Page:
THE Seventh Day Adventist Church says it has built hospitals and schools across the country to provide a service and not to compete with anyone.
And the SDA says it has intensified plans to open a medical school that will be training doctors.
Meanwhile, a Zambian based in United States of America, David Nkhoma has donated hospital equipment worthy over K4 million to Mwami Adventist Hospital in Chipata.
Speaking when Dr Nkhoma presented the donation of hospital beds, mattresses and equipment to Mwami Adventist Hospital on Wednesday, SDA Southern Zambia executive union president Harrington Akombwa said by running hospitals, schools and other institutions, the SDA was merely discharging its mission.
“The Seventh Day Adventist is following the footsteps of Jesus Christ who we are told in Mathew Chapter 9 verse 35 went to every town, to every city doing three things; he was healing, he was teaching and preaching,” he said. “Healing was number one; the Seventh Day Adventist Church is discharging its mission, taking the Gospel of Jesus everywhere. We’ve opened hospitals and clinics not because we have enough money to spare. We built hospitals not to compete with anyone. Sometimes, there is a spirit that comes up that we are doing these things as if we are challenging somebody, we are simply not, we are supplementing the effort of the government.”
Dr Akombwa said Dr Nkhoma’s donation was an encouragement to the Seventh Day Adventist Church and the government at large.
He also said the church was planning to come up with a medical school that would be training doctors.
Dr Akombwa said the church had been looking for various partners that would work with it in setting up a medical school.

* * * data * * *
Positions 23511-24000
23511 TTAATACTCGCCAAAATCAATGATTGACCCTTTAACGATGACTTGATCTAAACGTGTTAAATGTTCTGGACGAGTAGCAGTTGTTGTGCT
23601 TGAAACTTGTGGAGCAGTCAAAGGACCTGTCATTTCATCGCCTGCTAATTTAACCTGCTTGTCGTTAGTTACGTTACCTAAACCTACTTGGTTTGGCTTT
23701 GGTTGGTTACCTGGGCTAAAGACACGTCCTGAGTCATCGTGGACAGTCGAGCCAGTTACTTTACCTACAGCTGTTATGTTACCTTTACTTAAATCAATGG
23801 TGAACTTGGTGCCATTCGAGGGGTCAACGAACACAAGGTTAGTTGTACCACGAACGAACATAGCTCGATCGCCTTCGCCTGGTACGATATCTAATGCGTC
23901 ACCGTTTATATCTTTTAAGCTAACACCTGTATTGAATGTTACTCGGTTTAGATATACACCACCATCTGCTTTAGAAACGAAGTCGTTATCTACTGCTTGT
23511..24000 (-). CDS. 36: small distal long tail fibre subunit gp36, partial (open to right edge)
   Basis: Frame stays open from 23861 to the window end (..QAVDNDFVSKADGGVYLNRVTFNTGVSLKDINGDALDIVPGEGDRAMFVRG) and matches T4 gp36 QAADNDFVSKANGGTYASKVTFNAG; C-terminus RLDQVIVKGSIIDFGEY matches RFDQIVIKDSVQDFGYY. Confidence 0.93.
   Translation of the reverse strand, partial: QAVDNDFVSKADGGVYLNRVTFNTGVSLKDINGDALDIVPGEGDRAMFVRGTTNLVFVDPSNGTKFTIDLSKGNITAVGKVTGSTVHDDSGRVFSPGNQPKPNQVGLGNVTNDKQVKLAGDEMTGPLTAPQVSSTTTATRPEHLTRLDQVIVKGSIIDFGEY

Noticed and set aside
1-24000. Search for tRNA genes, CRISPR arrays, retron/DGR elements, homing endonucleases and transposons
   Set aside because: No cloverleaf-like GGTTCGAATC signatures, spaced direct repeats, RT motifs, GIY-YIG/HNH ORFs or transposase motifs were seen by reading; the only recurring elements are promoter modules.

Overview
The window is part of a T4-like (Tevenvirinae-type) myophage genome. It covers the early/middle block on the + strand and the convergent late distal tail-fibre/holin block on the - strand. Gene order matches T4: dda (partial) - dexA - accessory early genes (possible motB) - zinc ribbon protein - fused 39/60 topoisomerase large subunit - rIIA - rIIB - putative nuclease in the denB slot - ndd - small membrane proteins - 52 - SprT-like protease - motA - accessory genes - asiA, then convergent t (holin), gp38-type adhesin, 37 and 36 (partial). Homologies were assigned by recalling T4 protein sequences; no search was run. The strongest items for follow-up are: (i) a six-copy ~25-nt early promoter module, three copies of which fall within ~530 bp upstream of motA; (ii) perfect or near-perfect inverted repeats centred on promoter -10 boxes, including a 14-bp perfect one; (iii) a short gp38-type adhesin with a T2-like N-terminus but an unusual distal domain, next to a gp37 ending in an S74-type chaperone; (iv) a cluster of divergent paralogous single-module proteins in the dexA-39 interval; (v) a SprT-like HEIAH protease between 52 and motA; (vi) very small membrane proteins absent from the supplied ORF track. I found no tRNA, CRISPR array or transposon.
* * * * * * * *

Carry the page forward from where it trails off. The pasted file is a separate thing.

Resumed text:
He also commended the government for grading the Chipata/Mwami Adventist hospital road.
And Dr Nkhoma paid tribute to America’s Faith in Action organisation for the donation.
He said the donated beds, mattresses and other hospital equipment would go to the maternity wing.
“Some would ask, why Mwami and why maternity ward? Life begins at birth and so my journey in the healthcare began here, so I feel I was born here. I decided that the place to start with the little that I have is the maternity ward,” Dr Nkhoma said.
He thanked the Zambian community in the USA for helping him to ship the equipment from that country to Zambia.
Dr Nkhoma said Zambians could do much and render assistance to areas of needy.
“Democracy is government of the people and for the people. We are the people, we can’t sit down and wait for somebody in the office. With small efforts like this, we can be surprised that we can do much more. If we come together we can do much more than this,” said Dr Nkhoma.
Eastern Province assistant secretary Royd Tembo, who represented provincial permanent secretary Veronica Mwiche, thanked Dr Nkhoma for the support.
Tembo said the donation was a milestone to the attainment of the universal health coverage by 2030.
He said the hospital attended to between 16,000 and 21,000 patients per annum.
Tembo urged Zambians to emulate Dr Nkhoma’s gesture.